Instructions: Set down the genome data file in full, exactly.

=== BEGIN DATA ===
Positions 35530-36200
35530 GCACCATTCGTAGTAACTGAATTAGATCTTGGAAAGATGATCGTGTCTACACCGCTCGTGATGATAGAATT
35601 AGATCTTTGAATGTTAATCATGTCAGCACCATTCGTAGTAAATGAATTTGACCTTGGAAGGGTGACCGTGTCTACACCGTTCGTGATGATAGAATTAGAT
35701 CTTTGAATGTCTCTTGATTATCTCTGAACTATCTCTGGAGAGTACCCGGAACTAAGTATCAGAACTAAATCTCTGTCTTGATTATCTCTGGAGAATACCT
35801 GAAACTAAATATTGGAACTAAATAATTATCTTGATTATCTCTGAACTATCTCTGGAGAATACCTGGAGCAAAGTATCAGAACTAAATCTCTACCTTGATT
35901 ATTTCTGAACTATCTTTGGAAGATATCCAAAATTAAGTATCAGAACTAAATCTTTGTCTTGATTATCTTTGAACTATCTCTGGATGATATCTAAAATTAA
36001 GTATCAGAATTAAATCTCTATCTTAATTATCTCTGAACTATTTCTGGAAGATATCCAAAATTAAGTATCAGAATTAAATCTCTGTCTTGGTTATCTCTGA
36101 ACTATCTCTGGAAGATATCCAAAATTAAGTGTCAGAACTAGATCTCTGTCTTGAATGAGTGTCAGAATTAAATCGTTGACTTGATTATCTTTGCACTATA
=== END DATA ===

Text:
Positions 35530-36200
35530 GCACCATTCGTAGTAACTGAATTAGATCTTGGAAAGATGATCGTGTCTACACCGCTCGTGATGATAGAATT
35601 AGATCTTTGAATGTTAATCATGTCAGCACCATTCGTAGTAAATGAATTTGACCTTGGAAGGGTGACCGTGTCTACACCGTTCGTGATGATAGAATTAGAT
35701 CTTTGAATGTCTCTTGATTATCTCTGAACTATCTCTGGAGAGTACCCGGAACTAAGTATCAGAACTAAATCTCTGTCTTGATTATCTCTGGAGAATACCT
35801 GAAACTAAATATTGGAACTAAATAATTATCTTGATTATCTCTGAACTATCTCTGGAGAATACCTGGAGCAAAGTATCAGAACTAAATCTCTACCTTGATT
35901 ATTTCTGAACTATCTTTGGAAGATATCCAAAATTAAGTATCAGAACTAAATCTTTGTCTTGATTATCTTTGAACTATCTCTGGATGATATCTAAAATTAA
36001 GTATCAGAATTAAATCTCTATCTTAATTATCTCTGAACTATTTCTGGAAGATATCCAAAATTAAGTATCAGAATTAAATCTCTGTCTTGGTTATCTCTGA
36101 ACTATCTCTGGAAGATATCCAAAATTAAGTGTCAGAACTAGATCTCTGTCTTGAATGAGTGTCAGAATTAAATCGTTGACTTGATTATCTTTGCACTATA